JPMorgan: 2 High-Yield Dividend Stocks to Snap Up (And 1 to Avoid)

The investment adage that the market hates uncertainty is oft cited and arguably playing out since the coronavirus and a coordinated national effort to stem the spread by keeping as many people quarantined at home as possible. In many respects, earnings and dividend visibility are near historic lows.

It’s fortunate then that the stock market is holding up well in the midst of this record uncertainty. The million dollar question is just when business gets back to normal. There are certainly fears that a second wave will spread throughout the U.S. come this fall, but according to one estimate, that too shall pass and the stock market could hit another record high (the last one was just in February) in the first half of 2021.

JPMorgan strategist Marko Kolanovic believes that the quick and aggressive actions taken by the Federal Reserve should end up offsetting the hit our economy takes while staying focused on beating the coronavirus back to the bat cave where it is reported to have originated. The combined effect of lowering interest rates and investing heavily in fixed income markets to keep credit spreads from widening could prove to be a big boon to the stock market.

Kolanovic estimates that the discount rate, which is key input to stock valuation models, is down to 1.25%. The implication is higher stock market values (a lower discount rate increases the present value of future company earnings) and more than enough to offset the “negative impact of the temporary earnings loss.” The fact Kolanovic sees the reduced profitability as temporary is another positive sign and key reason he sees the market regaining February highs at some point at some point in mid-2021.

With this in mind, we looked at some of JPMorgan’s stock recommendations, which we cross checked with data and analysis from the TipRanks databases. We uncovered a couple of high-yield stocks to consider for your portfolio, but one that is looking like a much less safer bet in the current environment.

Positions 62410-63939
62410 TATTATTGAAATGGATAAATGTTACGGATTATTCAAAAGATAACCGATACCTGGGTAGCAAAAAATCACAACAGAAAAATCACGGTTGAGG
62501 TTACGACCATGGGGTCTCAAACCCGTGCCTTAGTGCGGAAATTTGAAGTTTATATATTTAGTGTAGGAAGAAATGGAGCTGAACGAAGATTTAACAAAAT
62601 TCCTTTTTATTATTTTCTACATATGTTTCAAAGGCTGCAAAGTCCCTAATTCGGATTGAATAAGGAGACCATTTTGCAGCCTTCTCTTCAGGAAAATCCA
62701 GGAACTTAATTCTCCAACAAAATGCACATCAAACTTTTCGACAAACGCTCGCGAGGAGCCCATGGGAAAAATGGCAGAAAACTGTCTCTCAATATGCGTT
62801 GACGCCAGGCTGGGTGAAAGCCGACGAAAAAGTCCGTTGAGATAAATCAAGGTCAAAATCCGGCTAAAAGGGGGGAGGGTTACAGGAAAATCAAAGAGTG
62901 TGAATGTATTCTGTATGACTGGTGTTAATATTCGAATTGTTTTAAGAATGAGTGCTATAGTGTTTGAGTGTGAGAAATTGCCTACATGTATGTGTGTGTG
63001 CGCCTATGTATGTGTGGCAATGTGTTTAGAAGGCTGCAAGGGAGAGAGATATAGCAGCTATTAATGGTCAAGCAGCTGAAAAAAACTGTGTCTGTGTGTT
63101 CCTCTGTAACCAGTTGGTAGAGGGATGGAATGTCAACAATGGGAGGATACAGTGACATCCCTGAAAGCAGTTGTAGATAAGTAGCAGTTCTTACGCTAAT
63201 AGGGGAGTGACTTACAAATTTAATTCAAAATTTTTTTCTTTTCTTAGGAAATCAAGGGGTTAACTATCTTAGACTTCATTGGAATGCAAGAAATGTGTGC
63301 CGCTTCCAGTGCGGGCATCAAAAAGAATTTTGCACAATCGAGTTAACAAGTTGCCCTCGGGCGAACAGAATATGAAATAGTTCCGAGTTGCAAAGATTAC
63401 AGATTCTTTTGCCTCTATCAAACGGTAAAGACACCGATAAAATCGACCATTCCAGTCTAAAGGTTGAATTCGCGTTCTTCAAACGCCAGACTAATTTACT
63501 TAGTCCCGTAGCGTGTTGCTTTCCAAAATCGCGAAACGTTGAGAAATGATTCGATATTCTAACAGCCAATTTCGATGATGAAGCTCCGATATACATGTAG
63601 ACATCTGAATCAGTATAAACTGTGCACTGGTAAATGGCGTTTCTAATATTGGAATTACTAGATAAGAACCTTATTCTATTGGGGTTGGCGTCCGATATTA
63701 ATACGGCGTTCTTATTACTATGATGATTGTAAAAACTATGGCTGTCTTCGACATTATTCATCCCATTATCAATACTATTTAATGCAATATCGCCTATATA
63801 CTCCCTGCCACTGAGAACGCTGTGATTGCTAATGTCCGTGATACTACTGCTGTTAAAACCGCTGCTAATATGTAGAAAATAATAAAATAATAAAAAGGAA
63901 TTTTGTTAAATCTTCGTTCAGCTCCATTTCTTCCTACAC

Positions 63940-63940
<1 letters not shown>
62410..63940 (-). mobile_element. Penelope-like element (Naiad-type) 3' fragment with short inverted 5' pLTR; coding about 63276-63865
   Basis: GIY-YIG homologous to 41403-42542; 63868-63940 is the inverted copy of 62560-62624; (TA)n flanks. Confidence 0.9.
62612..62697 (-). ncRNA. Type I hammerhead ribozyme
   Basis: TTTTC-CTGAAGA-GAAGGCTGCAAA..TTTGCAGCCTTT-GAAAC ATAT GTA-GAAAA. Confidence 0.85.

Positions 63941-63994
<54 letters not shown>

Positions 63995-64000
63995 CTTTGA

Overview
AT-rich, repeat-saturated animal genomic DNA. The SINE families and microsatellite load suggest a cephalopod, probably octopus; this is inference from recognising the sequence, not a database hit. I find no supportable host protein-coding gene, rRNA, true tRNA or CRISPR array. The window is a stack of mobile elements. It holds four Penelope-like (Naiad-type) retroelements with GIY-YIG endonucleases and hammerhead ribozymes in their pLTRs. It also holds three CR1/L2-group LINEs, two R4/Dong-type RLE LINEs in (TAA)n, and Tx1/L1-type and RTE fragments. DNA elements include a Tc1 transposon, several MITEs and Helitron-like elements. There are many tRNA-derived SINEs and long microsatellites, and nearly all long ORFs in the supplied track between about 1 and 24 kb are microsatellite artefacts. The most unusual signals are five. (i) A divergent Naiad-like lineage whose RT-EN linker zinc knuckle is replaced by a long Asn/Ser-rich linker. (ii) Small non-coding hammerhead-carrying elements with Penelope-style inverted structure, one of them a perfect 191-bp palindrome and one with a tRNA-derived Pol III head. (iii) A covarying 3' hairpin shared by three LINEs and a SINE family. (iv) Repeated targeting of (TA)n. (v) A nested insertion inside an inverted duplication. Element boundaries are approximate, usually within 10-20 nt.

TCP Pipelines (TCP)

Houston, TX based TC Pipelines, LP, or TCP, owns and manages energy infrastructure businesses in North America. TCP has invested in eight natural gas interstate pipeline systems that transport approximately 10.9 billion cubic feet per day of natural gas. In a recent investor presentation, TCP touted its financial discipline, including a healthy balance sheet where its dividend is covered, it self-funds its growth and maintenance of its pipelines, and boasted it does not need to access the capital markets in the near future.

TCP’s current dividend yield is 8%. Its annual payout is $2.60 and is projected to stay at this level for this year and next. It also happens to be the payout over the past two years.  According to JPMorgan, the payout looks to also be steady and is attributed to a “utility-like” payout where 90% of the cash flows are already under contract.

TCP’s steady business trends have not gone unnoticed. JPMorgan analyst Jeremy Tonet recently upgraded TCP to Overweight along with a price target of $46. This represents upside of 40% from the current share price of $32.96. (To watch Tonet’s track record, click here)

Tonet detailed in the report a belief that “TCP stands well positioned to weather a lower for longer environment, with materially less fundamental downside risk.” He also added “we believe possessing stable, predictable cash flows backed by take-or pay/regulated cash flows with strong counterparties remains paramount in this environment.”

The analyst’s bullishness gets the backing of his colleagues, as TCP has a Strong Buy rating from the Street. The 5 “buys” ratings provide an average price target of $40.60, implying upside of 23% from the current price of $32.96. Stock gains and a steady payout are a great combination. (See TCP stock analysis on TipRanks)